Mentions: Several proteins including PPAR-γ coactivator 1α (PGC1-α) and uncoupling protein 2 (UCP2) have been proposed to be altered by DIO in both skeletal and cardiac muscle (12,21–24). Neither the expression of PGC1-α (Fig. 6A) or UCP2 (Fig. 6B) was altered by DIO in either the WT or MCD−/− groups. Supporting improved cardiac insulin sensitivity in MCD−/− DIO mice, we demonstrate an increase in Akt serine 473 phosphorylation and a trend to an increased glycogen synthase kinase 3β serine 9 phosphorylation in MCD−/− DIO hearts (P = 0.09) perfused aerobically with insulin (Fig. 7A and B). Insulin had no effect on 5′AMP-activated protein kinase (AMPK) phosphorylation at threonine 172 (Fig. 7C), suggesting that AMPK likely does not play a role in the improved insulin sensitivity observed in MCD−/− DIO hearts.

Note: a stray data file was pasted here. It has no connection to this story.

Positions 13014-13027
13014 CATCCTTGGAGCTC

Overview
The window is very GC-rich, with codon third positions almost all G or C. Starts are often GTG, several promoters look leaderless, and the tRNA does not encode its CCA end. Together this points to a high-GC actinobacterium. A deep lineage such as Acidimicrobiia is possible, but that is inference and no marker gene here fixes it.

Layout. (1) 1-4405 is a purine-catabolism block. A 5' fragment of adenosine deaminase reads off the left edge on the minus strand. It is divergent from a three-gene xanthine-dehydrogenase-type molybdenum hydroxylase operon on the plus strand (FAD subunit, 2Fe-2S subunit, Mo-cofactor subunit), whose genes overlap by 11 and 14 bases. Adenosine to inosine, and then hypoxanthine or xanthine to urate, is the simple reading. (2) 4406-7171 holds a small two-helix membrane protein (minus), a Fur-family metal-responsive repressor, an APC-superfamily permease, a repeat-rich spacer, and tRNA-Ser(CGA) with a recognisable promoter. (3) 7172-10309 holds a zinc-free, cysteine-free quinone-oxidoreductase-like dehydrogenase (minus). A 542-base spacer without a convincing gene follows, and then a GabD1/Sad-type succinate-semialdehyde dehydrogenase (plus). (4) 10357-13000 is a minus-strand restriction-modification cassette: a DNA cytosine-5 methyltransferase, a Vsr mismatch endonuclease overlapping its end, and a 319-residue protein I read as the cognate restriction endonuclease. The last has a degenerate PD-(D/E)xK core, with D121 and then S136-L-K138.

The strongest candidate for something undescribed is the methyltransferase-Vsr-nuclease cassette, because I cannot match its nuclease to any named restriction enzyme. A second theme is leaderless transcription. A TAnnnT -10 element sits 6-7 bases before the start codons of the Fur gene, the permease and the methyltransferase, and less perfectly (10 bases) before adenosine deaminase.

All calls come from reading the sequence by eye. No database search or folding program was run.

Insulin-stimulated cardiac glucose oxidation is increased in high-fat diet-induced obese mice lacking malonyl CoA decarboxylase.

Ussher JR, Koves TR, Jaswal JS, Zhang L, Ilkayeva O, Dyck JR, Muoio DM, Lopaschuk GD - Diabetes (2009)

Neither DIO nor MCD deficiency alters the expression of proteins involved in energy metabolism and mitochondrial function. A: PGC1-α expression is not altered by DIO or MCD deficiency. B: UCP2 expression is not altered by DIO or MCD deficiency. Values represent means ± SE (n = 4 per group). ■, MCD−/−; □, WT. HF, high-fat diet; KO, knockout; LF, low-fat diet.
© Copyright Policy - creative-commons
Related In: Results  -  Collection

License
Show All Figures
getmorefigures.php?uid=PMC2712785&req=5